We love lists: we make them, we read about them, we try to remember them. So it is unsurprising that authors often present us with lists of things we should do, say, eat, smell, visit or view. But is it just that I’m getting old(er), but why do I prefer nice short lists, rather than long ones? Anything more than five is getting a bit much for me.
And this was the attitude I brought to Christopher Pappas’ article ‘12 YouTube Videos Every Online Educator Should View‘. It’s good and it’s helpful, but I doubt if anyone will watch all 68 minutes and 8 seconds of the 12 videos he recommends (they vary from 1 1/2 to 17 1/2 minutes each). So, to do you a service, I’ll cut the list down to something more manageable. Let’s make it five videos you should watch.
1. I certainly agree with his first choice: ‘The Future Starts Now – 2012 edition’. Look, listen and learn.
2. And no argument with the second: ‘George Siemens’ interview on MOOCs and Open Education’. George is from Athabasca University, where his much-mentioned (here, anyway) colleague Terry Anderson has an office next door. More importantly, he is the MOOC originator! Note that Martin Weller has done a recent interview with George, along with Dave Cormier.
These are the definite front-runners. Now for the ‘best of the rest’; three more, for which I’ll provide just the link.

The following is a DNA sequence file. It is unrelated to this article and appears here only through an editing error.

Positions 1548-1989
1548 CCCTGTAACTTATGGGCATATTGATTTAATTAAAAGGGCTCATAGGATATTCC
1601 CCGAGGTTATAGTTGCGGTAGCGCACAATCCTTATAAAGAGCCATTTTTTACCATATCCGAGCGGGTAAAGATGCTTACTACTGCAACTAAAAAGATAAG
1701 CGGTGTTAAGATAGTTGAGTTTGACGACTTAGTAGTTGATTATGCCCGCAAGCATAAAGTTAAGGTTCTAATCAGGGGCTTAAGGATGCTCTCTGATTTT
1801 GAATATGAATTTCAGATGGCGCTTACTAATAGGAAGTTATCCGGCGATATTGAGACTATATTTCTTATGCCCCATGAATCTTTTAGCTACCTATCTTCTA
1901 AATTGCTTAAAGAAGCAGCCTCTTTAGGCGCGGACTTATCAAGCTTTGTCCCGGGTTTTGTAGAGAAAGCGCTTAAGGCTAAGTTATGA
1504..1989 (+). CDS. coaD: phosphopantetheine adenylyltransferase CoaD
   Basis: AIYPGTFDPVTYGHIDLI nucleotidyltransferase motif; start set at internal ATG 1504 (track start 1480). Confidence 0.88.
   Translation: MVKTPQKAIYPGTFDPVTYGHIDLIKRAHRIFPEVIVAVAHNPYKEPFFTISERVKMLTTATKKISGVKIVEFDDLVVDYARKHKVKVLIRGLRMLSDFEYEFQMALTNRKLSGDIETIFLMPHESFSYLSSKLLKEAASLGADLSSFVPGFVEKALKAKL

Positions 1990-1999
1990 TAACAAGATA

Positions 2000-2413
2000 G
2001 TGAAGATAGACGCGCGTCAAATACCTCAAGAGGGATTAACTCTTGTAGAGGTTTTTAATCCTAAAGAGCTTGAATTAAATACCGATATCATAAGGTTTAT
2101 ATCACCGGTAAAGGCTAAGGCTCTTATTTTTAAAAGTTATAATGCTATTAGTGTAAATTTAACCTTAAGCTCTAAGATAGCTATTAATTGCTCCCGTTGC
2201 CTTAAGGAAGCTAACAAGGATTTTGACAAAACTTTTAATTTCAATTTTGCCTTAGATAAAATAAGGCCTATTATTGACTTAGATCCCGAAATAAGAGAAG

3. Designing Schools for 21st Century Learning A thoughtful piece, taking it slowly. The early reference to Greek thinking got me in.
4. Classroom of Tomorrow Faster, but still thoughtful.
5. A Vision of 21st Century Teachers A bit ‘twee’, but if you’ve been around a few years it will remind you of a famous student video.
And the seven I’ve rejected? Well, some are a bit commercial, others too specific (e.g. I’m not that interested in a 12-year old who develops apps) and one completely useless (number 9 – can’t imagine why it was included). But if you want it all, then go to Christopher’s article.
There are of course many other videos that we as educators find useful and would like to share with others – a few of my previous posts reflect this desire (e.g. Back in ‘The Shallows’: the challenge of creativity). It’s also of note that none on this list are from TED, but if you search you’ll find someone else’s list of TED talks that educators (online or otherwise) should watch.
Finally, while on the topic of lists, I thought I’d mention a link sent to me by a previous guest blogger, Tess Pajaron. Tess likes ‘The Virtues of Daydreaming And 30 Other Surprising (And Controversial) Research Findings About How Students Learn‘, and so do I, though again the list is too long! My friend Antonette who teaches chess to young children would love the finding that ‘Chess makes kids smart’, and another friend Rhonda (a landscape designer) would be chuffed that ‘Gardening improves children’s desire to learn and boosts their confidence’. As a grandparent, number 7 caught my eye: ‘Teaching kids at a very early age is counterproductive to their learning’. Go on, have a look and see under what conditions this is true.
For me, the overall power of the list is its potential to stimulate discussion and debate about student learning. This potential is enhanced by the inclusion of a link for each of the 30 findings to the original source. If you are a teacher educator, use it to get your participants thinking about some big issues.